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Other collision warning systems have become more common as well. A lane-departure warning system uses cameras to watch the road and alert you if you’re drifting into another lane; it’s on NHTSA’s recommended list. Blind-spot warning, which isn’t on NHTSA’s list, alerts you if a vehicle is in your blind spot. This year, compact crossovers get these systems as optional equipment; Mazda has upgraded the CX-5 to include blind-spot warning, and Honda has equipped the CR-V with a lane-departure system, along with forward-collision warning.

Let Siri Do It?

Improvements in infotainment systems continue to march across dashboards. No matter the car, syncing a smartphone is getting easier, and you can accomplish more tasks without taking your hands off the wheel or your eyes off the road. Apple’s Siri Eyes Free mode currently appears in models from 10 brands. The feature allows you to direct Siri to perform tasks via a button on the steering wheel. Apple’s CarPlay is an integrated system that lets you use your iPhone directly through a car’s dashboard; Android users can get in the game, too, with in-car apps such as Pandora Internet radio, Open­Table and Bing.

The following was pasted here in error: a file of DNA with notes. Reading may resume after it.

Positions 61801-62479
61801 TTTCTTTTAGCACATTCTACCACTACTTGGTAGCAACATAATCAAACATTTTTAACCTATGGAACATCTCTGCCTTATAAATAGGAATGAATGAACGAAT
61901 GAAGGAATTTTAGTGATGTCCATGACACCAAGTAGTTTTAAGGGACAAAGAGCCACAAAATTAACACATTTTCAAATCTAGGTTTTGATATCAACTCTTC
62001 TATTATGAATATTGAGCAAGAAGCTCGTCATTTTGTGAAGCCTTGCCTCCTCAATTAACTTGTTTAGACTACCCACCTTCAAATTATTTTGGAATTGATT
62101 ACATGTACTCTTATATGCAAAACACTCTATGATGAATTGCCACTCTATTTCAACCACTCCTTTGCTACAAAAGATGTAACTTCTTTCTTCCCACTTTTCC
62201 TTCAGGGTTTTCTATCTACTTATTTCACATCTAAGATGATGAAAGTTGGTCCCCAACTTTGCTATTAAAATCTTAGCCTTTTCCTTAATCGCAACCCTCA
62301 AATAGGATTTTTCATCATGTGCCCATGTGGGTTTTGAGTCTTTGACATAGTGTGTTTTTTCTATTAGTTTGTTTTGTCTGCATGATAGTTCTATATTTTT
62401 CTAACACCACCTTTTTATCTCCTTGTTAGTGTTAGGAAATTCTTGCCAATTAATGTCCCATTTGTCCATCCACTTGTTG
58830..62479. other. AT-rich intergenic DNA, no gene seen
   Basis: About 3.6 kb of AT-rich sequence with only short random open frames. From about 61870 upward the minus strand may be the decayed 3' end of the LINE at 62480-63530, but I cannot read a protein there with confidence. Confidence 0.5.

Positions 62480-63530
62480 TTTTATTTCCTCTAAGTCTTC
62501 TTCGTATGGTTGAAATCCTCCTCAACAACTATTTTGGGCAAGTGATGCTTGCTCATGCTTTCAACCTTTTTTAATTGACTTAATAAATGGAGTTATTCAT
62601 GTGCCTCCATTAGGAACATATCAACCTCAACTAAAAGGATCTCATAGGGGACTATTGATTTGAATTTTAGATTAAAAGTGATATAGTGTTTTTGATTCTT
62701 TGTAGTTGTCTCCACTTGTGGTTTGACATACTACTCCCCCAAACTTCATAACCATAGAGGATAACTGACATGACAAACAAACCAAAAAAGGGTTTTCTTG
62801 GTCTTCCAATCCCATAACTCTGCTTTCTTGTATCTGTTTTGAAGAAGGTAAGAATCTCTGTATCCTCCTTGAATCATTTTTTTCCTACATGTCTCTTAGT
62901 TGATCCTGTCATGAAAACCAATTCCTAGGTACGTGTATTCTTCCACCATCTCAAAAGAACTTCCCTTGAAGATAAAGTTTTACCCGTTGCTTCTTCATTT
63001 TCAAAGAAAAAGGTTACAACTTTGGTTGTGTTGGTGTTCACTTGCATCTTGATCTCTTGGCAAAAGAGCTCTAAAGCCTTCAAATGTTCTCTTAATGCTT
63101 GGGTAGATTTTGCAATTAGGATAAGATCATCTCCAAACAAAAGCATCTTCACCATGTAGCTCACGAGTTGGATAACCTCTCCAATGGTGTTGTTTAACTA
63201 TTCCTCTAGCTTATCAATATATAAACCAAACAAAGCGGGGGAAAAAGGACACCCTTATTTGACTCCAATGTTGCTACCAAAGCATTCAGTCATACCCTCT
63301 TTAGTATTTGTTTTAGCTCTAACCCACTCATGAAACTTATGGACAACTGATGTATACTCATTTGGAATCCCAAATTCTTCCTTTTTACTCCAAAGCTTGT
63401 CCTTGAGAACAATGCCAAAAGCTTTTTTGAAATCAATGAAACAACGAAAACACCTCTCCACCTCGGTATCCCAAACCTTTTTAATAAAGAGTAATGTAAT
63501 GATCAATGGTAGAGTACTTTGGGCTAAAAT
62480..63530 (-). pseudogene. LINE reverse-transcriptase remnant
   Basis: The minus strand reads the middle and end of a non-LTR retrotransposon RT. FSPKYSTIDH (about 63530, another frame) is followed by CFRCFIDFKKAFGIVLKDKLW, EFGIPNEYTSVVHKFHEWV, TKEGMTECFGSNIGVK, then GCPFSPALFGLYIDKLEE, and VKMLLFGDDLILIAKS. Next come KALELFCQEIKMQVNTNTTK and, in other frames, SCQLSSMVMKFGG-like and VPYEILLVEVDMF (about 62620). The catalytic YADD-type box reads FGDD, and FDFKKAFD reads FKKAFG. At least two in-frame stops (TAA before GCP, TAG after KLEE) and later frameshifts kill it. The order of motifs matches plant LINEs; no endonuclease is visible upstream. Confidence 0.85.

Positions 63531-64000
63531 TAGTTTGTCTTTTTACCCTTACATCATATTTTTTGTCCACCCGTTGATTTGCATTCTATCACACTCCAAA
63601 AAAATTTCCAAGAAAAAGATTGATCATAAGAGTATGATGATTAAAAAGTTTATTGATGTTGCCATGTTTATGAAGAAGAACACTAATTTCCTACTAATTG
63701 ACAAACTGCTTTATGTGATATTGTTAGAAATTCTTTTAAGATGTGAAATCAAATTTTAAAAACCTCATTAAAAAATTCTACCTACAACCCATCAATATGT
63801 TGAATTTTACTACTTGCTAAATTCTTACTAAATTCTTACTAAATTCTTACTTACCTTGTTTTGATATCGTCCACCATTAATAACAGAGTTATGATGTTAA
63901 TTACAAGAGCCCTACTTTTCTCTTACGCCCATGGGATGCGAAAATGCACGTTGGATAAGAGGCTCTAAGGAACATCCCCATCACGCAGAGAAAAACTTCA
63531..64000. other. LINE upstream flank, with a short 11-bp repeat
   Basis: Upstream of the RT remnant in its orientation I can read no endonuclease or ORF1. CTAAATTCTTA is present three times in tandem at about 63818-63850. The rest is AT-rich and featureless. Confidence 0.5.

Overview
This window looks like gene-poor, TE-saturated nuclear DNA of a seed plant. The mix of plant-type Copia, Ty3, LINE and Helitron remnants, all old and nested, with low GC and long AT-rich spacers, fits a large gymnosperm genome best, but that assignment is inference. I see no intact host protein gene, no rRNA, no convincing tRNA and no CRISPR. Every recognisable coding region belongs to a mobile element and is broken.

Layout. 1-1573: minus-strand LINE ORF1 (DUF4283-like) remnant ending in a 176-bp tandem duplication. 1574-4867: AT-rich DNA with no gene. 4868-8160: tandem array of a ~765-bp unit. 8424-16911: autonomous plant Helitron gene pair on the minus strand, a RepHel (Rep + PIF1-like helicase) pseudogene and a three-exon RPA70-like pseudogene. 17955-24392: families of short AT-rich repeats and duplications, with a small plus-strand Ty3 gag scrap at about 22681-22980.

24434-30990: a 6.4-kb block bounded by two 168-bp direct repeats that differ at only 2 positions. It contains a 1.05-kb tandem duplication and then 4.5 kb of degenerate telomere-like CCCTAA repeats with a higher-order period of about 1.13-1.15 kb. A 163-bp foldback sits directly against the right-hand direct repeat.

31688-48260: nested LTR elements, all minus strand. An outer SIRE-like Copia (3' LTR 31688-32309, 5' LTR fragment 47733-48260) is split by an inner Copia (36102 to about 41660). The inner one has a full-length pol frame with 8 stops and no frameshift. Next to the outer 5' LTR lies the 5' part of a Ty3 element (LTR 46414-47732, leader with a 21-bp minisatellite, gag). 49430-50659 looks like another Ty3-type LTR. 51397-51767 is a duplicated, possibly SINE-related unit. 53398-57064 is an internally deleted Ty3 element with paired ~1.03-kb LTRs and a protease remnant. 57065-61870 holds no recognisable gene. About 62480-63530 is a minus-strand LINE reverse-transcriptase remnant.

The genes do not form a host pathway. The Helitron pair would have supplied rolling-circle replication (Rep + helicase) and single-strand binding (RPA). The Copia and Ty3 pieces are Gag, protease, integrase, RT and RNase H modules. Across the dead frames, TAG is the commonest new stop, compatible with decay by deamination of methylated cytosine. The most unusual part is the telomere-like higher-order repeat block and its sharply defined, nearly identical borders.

Of course, all this tech is a dual-edged sword. Although drivers can do more without holding a phone, distraction is still a problem. Researchers say that distracted driving can be as dangerous as drunk driving. A recent study by the AAA Foundation for Traffic Safety found that inaccurate voice-recognition software and tools that allow complicated tasks, such as dictating a text message, increase distraction.

Where the Values Are

The crossover craze continues this year, so deals on them will be scarce. The newest segment: subcompact crossovers. Built on the platforms of subcompact cars, such as the Honda Fit, these new models are smaller than compact crossovers and sport a lower price. Among the new offerings for 2015 are the Audi Q3, Chevrolet Trax, Jeep Renegade and Mercedes-Benz GLA. (Honda’s HR-V will arrive early in the year as a 2016 model, so it’s not included in our rankings this year.) The hype will likely dictate transaction prices near the sticker prices. Small and midsize crossovers have replaced sedans (and, once upon a time, station wagons) as the go-to family cars, with their added cargo space and lifted ride, so prices will hold steady there as well. New models include the compact Lexus NX and Lincoln MKC and the midsize Nissan Murano.